More Magis Reflections

Here are the last three of the daily reflections that I wrote for the Magis Center for Catholic Spirituality.

Thursday, December 15, 2011

We are made for union with God. We are made for a spousal relationship with God. In the Song of Songs and the Prophets of the Old Testament, we find this truth in vivid terms like the following verse from Isaiah 54: 5: “For he who has become your husband is your Maker; his name is the Lord of hosts….”

This goal of human existence begins to find its realization in the Eucharist. It is there that the union between each individual and the Lord is most closely attained on this side of eternity. There the Church is formed. St. Paul, writing to the Ephesians, taught about marriage by quoting from the book of Genesis: “For this reason a man shall leave father and mother and be joined to his wife, and the two shall become one flesh.” Then Paul goes on to say, “This is a great mystery, but I speak in reference to Christ and the church” (5: 31-32). Marriage is sacred because it reveals something of the intimate union that Christ has with the Church and with each of her members. It is a union that transforms. As Pope Benedict said in his final homily at World Youth Day 2005: “The Body and Blood of Christ are given to us so that we ourselves will be transformed in our turn. We are to become the Body of Christ, his own Flesh and Blood.” The two—Christ and each one who receives him in the Eucharist—become one flesh.

This is another way of viewing the “First Principle and Foundation” in the Spiritual Exercises and it is what answers a question that arises from today’s Gospel (Luke 7: 24-30): how can it be that “the least in the Kingdom of God is greater than” John the Baptist? John, the great Forerunner and Martyr-Witness to the Messiah, did not have the privilege of the union that we have every time we receive the Body and Blood of Christ. Can we ever be sufficiently grateful for this privilege?

Friday, December 16, 2011

Jesus called John the Baptist “a burning and shining lamp” (John 5:35). The Lord calls you to be like John, to be a lamp that “shine before others, that they may see your good deeds and glorify your heavenly Father” (Matthew 5: 16).

You are called to burn with the love of the Sacred Heart which Jesus revealed to St. Margaret Mary, saying: “My divine Heart is so passionately fond of the human race, and of you in particular, that it cannot keep back the pent-up flames of its burning charity any longer. They must burst out through you.” To be on fire with the burning love of God requires you to draw near to the Heart of Jesus. It means being a “burning” lamp that is fed by the oil of the Holy Spirit who prays with you and within you. It means especially becoming one with the Sacred Heart that is given to you in the Eucharist.

You are also called to shine. Jesus called himself “the Light of the world” (John 8:12) and as he unites himself to you he calls you to be light as well (Matthew 5: 14). The light of a “shining lamp” is very humble. You don’t light a lamp and then stare at it. A lamp is lit not to draw attention to itself but to help people find their way. So it is with you. You are to be the light of the world in order to show people the way to the final destination for which God created the human race—heaven.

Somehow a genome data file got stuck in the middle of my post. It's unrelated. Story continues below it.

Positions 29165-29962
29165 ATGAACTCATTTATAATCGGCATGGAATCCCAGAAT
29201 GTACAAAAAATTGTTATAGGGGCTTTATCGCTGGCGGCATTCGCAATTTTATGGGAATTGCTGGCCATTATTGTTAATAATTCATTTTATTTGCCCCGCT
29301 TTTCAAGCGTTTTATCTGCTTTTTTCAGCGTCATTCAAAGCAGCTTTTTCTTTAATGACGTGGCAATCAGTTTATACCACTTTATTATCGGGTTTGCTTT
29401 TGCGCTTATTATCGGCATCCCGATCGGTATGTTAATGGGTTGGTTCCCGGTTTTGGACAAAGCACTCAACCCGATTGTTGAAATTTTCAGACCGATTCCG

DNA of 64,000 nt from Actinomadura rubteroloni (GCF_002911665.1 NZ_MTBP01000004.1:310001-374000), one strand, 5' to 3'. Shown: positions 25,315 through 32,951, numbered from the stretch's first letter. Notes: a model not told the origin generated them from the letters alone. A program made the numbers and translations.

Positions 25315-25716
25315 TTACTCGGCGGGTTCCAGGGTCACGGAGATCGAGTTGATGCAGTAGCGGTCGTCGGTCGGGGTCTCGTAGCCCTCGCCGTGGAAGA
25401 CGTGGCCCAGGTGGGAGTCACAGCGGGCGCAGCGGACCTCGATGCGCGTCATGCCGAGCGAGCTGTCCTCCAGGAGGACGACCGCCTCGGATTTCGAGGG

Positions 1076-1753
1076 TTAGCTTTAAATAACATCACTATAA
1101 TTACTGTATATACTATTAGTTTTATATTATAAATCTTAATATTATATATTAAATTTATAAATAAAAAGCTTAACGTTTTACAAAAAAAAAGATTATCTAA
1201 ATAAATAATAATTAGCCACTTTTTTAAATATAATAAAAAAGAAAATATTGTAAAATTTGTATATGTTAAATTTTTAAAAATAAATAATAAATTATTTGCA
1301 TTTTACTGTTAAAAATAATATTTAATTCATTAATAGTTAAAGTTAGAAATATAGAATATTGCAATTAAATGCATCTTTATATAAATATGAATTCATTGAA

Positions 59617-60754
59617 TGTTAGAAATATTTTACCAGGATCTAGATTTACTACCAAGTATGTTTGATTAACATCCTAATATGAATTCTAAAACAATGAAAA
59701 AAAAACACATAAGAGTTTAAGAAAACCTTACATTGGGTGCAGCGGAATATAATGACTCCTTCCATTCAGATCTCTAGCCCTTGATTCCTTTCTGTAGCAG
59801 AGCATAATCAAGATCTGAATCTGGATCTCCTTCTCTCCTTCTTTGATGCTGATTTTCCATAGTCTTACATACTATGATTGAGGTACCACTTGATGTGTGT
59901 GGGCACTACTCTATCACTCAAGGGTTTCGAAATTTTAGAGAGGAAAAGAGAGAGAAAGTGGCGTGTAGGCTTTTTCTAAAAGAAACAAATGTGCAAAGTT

According to St. Ignatius, the goal of his Spiritual Exercises, and indeed the goal of all prayer, is to help us seek and find “the will of God in the disposition of our life for the salvation of our soul” (#1). It is God’s will that you be one with him forever in the Kingdom of Heaven. Through prayer you are united one day at time with this loving will of God that fills you with warmth and light, that makes you “a burning and shining lamp” that will guide others to the Lord just as St. John the Baptist did.

Saturday, December 17, 2011

We begin today the final days of preparation for Christmas with the “O Antiphons” (found in antiphon for Mary’s Magnificat at Vespers and in the Alleluia verse at Mass). We also have the Genealogy of Jesus according the Matthew. Besides giving us the human origins of the Messiah, it reminds us of the Providence of God which, in St. Paul’s words, can “make all things work for good for those who love God” (Romans 8: 28).

The Genealogy does not paint a pretty picture. It includes a number of kings who led Israel away from God to the worship of idols. It also includes the names of four women, an unusual addition in the genealogies of the time. The childless and widowed Tamar disguised herself as a prostitute in order to have intercourse with her father-in-law Judah. Rahab was a prostitute. Ruth was a foreigner. And Bathesheba was the unfortunate recipient of King David’s attention, leading to his committing adultery with her and orchestrating her husband’s death.

The Genealogy or Family Tree of Jesus included sinners in need of mercy and healing. This shouldn’t be surprising since it was to save sinners that Jesus took flesh and came into the world. Or, as St. Ignatius puts it in his contemplation on the incarnation, the “Three Divine Persons look down upon the whole expanse or circuit of all the earth, filled with human beings. Since They see that all are going down to hell, They decree in Their eternity that the Second Person should become man to save the human race” (#102).

In this final of Advent, imagine the Blessed Trinity looking out over the world. Out of love for lost humanity, God sent the Son to live and die and rise for your salvation. He wants you to be filled with “an intimate knowledge” of His love so that you may “love Him more and follow Him more closely” (#105) and in this way to continue the work of salvation.